Verizon and AT&T think you want to share a pool of data with your friends and family. Sprint and T-Mobile think that’s a silly notion. We all want our own data pool, right? While the latter two might be correct for the moment, market forces might be moving against them. After all, Verizon and AT&T call the shots with their 200 million-plus combined subscribers.
Late last week Sprint announced a plan that, on the surface, might seem innocent. They’re offering businesses a chance to share data pools, the size of which depend on how many lines the account contains. FOr 10-line accounts busnesses can share 20GB; for 20 devices they can share 40GB, and for 30 devices they get 60GB combined.The system works in essentially the same was as Verizon and AT&T. Customers pay for each device connected to the account, plus the data pool.
According to Sprint, this is merely a trial. It runs through June 13th, and is an option, not a requirement, for business lines. In that way it might seem innocent enough. After all, business accounts are handeled differently than consumer ones. If the trial is a success Sprint might migrate its business customers there. But why would that affect consumers?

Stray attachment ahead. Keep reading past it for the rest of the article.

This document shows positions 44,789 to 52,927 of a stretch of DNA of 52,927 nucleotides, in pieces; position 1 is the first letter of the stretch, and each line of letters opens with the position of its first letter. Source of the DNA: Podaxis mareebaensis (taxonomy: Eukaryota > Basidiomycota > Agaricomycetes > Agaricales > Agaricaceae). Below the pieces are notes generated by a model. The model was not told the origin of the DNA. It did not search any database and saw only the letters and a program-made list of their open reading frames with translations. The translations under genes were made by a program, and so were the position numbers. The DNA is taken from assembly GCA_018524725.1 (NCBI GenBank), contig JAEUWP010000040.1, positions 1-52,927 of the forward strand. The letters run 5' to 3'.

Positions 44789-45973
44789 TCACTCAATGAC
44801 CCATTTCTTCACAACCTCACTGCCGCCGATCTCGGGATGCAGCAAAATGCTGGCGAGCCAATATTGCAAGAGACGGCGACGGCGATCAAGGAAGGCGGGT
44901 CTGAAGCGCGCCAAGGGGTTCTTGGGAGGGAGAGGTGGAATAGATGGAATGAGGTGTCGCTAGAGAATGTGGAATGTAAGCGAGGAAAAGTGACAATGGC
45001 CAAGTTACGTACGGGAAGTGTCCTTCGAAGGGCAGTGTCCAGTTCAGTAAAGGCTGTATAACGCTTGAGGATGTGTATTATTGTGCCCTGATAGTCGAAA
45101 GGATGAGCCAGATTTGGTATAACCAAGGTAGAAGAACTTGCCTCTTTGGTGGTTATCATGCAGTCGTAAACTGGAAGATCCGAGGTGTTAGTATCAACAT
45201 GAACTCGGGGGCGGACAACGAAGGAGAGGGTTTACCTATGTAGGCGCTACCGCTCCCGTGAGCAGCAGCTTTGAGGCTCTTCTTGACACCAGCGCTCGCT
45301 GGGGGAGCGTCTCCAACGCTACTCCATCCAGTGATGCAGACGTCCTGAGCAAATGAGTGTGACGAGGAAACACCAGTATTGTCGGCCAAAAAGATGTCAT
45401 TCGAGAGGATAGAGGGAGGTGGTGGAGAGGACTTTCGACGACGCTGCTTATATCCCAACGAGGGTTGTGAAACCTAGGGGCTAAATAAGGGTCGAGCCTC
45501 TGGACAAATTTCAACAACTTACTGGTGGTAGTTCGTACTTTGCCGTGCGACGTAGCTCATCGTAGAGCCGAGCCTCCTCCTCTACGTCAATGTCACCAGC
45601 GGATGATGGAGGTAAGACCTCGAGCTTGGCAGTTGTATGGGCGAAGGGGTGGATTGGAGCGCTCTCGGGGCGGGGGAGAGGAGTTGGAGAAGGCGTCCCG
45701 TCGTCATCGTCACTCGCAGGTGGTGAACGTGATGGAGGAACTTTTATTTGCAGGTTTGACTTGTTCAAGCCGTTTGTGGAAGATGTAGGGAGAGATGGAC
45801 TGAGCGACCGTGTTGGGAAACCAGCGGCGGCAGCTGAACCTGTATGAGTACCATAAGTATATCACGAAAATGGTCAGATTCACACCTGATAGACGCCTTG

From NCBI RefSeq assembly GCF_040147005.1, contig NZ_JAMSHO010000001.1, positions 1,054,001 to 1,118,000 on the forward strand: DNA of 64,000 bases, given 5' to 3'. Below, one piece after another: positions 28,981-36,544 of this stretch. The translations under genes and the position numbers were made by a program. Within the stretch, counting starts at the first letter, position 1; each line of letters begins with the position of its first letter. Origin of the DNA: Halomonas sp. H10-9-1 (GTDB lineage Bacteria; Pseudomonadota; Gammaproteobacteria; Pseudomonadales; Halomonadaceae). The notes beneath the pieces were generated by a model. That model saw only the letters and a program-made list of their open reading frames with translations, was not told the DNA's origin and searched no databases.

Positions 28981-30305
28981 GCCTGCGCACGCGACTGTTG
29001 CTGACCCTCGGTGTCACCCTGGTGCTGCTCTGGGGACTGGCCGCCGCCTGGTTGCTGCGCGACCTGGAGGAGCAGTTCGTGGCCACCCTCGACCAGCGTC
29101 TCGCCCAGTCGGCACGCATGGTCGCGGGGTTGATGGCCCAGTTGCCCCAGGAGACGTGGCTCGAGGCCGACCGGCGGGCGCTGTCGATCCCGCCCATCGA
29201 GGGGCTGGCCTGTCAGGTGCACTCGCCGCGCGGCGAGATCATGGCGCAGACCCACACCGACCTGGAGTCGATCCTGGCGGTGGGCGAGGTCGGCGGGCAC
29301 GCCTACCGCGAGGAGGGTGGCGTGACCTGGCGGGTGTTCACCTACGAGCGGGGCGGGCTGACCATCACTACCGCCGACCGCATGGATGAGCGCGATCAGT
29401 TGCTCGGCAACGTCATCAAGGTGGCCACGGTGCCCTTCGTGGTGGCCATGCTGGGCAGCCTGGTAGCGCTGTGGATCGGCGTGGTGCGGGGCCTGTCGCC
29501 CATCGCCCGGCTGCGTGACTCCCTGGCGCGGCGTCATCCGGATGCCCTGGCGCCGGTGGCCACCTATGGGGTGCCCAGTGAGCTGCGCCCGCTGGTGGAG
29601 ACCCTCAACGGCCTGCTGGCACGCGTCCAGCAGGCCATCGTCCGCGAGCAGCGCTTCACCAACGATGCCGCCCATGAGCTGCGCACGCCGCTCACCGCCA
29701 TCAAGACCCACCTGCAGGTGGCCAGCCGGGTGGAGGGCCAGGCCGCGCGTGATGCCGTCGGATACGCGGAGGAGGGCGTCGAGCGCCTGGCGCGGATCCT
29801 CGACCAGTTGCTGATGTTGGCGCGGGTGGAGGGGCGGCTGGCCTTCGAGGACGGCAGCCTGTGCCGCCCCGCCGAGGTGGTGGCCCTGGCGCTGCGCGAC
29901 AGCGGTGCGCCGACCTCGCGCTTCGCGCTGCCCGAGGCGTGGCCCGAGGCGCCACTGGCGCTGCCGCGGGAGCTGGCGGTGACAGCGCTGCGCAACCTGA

The answer is LTE. As Sprint expands its LTE network, it is likely coming to the realization that unlimited data isn’t feasible. Yes, LTE networks transfer data more efficiently than 3G networks, but LTE users consume more data, a lot more data, than 3G users. That will continue to be the case as mobile data gets faster and more efficient. People will start to treat them more like cable lines, consuming huge gulps of data where they used to consume sips.
All of this is highly speculative. Sprint might have nothing of the sort in mind for consumers. After all, unlimited data remains one of their strongest selling points in the face of crushing competition from AT&T and Verizon. If they give that up they’ll be just another player in an increasingly duopolistic industry.
What happens when reality crushes the possibilies for that differentiation? We could soon find out. Sprint continues to build out its LTE network — even offering it up to its prepaid brands Virgin Mobile and Boost Mobile — and so could be feeling the crunch already. If it’s begun for business, chances are it will extend to consumers eventually.
Via All Things D.